When my partner and I took a break from our relationship early last year for a few rather excruciating weeks, it was hard to figure out where to turn for support. And when we eventually compared notes (and got back together), we discovered that we had felt the same way. "I wanted to talk to my best friend about my ex," he told me, "but my best friend was my ex. You were both." If you’ve opened a magazine, been to a wedding, or ever used the internet, you are familiar with the idea that our partners are or should be our "best friends." "So lucky to be marrying my best friend," the engagement announcements in our timelines blare. "When you’re in love with your best friend, every day is an adventure," captions of couples’ photos proclaim. It’s worth remembering that this relationship model is relatively recent. As Rebecca Traister, New York Magazine writer-at-large and author of the just-released All the Single Ladies: Unmarried Women and the Rise of an Independent Nation, wrote in an op-ed for The New York Times earlier this year: Historically, friendships between women provided them with attention, affection and an outlet for intellectual or political exchange in eras when marriage, still chiefly a fiscal and social necessity, wasn’t an institution from which many could be sure of gleaning sexual or companionate pleasure… In this one small (but not insignificant) way, I think, 19th-century women were lucky, with their largely unsatisfying marriages and segregation into a subjugated and repressed gender caste… They could maintain an allegiance to their female friends, because there was a much smaller chance that their husbands were going to play a competitively absorbing role in their emotional and intellectual lives. There is now a pretty big chance that women’s partners, be they spouses or not, will play a "competitively absorbing" role in our lives, and by and large, that’s a wonderful thing. Women have more ability than ever before to negotiate for both good sex and good companionship as our partners’ equals and to say no to relationships that fall short of our standards. We pair off to pursue happiness, not to afford to survive outside of our parents’ homes and shut up relatives wondering if our twentysomething selves will be single and childless for life (again, this is recent history: When my mother married my father at the age of 25, my father’s aunt sighed that it was a shame that my mother and father would never have kids since my mother was too old).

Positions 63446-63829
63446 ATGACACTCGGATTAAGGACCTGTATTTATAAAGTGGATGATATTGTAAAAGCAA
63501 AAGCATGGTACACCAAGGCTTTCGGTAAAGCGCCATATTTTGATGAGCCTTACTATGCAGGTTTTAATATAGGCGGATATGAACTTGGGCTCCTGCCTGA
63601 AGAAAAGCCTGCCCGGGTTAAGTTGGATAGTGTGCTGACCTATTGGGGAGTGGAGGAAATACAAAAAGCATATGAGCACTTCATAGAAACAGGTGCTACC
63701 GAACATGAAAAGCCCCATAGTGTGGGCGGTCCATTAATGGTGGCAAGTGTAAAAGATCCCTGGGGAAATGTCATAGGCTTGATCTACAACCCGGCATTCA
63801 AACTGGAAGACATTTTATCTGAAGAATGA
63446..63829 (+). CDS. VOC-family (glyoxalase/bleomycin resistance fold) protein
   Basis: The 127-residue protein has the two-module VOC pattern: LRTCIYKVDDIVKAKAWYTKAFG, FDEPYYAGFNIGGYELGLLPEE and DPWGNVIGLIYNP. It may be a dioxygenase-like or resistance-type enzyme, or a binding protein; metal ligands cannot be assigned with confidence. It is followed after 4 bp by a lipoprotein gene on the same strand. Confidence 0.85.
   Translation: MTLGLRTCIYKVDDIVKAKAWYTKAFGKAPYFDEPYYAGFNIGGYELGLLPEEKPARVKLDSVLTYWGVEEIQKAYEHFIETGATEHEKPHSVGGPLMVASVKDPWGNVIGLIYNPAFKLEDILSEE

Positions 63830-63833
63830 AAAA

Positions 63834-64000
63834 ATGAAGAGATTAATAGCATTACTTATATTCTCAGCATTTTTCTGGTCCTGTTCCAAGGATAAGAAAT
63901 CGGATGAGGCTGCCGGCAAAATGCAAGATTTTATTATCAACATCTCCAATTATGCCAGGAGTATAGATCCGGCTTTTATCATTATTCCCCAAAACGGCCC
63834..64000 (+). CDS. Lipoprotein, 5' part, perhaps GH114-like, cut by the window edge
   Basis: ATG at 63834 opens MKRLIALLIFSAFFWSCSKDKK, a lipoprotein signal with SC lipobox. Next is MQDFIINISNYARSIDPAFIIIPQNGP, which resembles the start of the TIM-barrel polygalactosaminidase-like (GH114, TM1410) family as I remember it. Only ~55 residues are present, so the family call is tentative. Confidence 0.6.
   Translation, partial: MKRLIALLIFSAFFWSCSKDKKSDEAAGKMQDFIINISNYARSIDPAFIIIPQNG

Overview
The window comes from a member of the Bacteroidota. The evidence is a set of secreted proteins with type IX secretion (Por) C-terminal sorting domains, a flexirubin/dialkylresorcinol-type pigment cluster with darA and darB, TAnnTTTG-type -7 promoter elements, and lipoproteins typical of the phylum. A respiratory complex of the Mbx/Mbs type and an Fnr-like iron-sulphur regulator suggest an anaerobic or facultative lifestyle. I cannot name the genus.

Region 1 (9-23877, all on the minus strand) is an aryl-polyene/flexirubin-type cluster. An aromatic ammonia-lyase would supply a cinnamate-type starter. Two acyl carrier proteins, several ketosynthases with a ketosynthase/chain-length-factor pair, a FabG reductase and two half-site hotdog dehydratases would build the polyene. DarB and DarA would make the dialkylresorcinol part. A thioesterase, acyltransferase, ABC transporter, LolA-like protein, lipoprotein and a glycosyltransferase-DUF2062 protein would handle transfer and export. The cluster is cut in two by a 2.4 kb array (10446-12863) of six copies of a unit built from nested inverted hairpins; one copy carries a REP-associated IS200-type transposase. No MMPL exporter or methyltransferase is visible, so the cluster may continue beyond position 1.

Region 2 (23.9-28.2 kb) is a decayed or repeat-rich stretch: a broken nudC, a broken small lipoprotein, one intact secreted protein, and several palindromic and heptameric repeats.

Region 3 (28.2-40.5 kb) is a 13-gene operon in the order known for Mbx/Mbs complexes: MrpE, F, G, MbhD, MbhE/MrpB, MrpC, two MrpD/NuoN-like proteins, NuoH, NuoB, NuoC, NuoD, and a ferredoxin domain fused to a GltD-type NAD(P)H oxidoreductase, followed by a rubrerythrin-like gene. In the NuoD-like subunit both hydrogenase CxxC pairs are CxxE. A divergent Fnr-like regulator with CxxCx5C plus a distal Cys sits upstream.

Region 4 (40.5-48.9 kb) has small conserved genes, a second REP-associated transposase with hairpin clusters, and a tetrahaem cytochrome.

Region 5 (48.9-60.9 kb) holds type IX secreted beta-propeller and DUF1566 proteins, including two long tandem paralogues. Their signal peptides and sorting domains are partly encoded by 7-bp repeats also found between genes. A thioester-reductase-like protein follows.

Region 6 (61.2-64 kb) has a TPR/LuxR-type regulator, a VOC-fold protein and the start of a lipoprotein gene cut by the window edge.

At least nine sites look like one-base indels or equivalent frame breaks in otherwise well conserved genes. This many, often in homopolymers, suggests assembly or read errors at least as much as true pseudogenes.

Thanks to this shift, we're also expecting more from our relationships than ever before. A study published last week in the journal Personality and Social Psychology demonstrated the double-edged sword of the dramatically expanded potential — "potential" is the operative word here — of our relationships to meet not only our economic and reproductive needs, but our emotional, sexual, romantic, psychological, and intellectual ones as well. Researchers traced the relationship satisfaction of 135 couples in Tennessee over the first four years of their marriages to assess how the couples' expectations correlated with their happiness. For couples with direct communication styles, high standards correlated with more satisfying relationships; couples who avoided potentially difficult conversations (or, worse yet, communicated passive-aggressively) and yet maintained high expectations experienced less satisfaction than couples with lower standards but no worse communication. The implication: Those partnerships that meet our wildly high standards, the ones that we would also call "best friendships," usually don't just happen — they take intention and communication. They are possible, and yet, even a partner who is a "best friend" cannot be our only source of satisfaction. Women have always been told that male partners are necessary. For the 19th-century women Traister described, they were all but necessary for survival; now, because relationships have the capacity to meet needs higher in Maslow’s Hierarchy, we expect them to. After all, if they don’t, we have comparative freedom to ditch them in search of relationships that will. What this can mean, though, is that when we do find ourselves in relationships, we forget the vitality of other sources of creativity and confidence and self-esteem and spontaneity, putting more pressure on our partners to provide us with all of these than our grandmothers ever would have. If Carrie Bradshaw were writing this, now is when she’d jump in with an "I couldn’t help but wonder: Are our girlfriends our soul mates and guys just people to have fun with?" I’d never go that far. My partner should provide me with more than a good time — engaging conversation, emotional support, and a shared Netflix password are all required of anyone who expects to regularly see me naked and let them eat the last spicy tuna roll. The third option is that "soul mates" and "people to have fun with" are not mutually exclusive, and that our relationships with our partners, our friends, and ourselves should all play key and interlocking roles in our lives. I know that the breakup I went through last year (and the one I went through before that) would have been more bearable if Being Someone's Girlfriend hadn't been so central to my self-image. I don't blame myself for that entirely. Our culture's message has shifted from "you have to have a partner so you're not alone and childless" to "you have to have one with whom you share all your secrets, are your truest self, and actually want to spend every waking minute — a one-stop shop for wholeness as a human!" But the advice of New York Magazine's "Polly" to a woman who wondered why she's had so much "bad luck" with men is ringing in my ears: Instead of asking why men "don't like you," Polly shot back, why not ask: "Why isn't your work more engrossing? Why aren't your friends giving you their all? Why can't you feel your feelings unless there's a guy in the picture?" All important questions — and only possible to ask when a partner is part of the picture, not the whole tableau.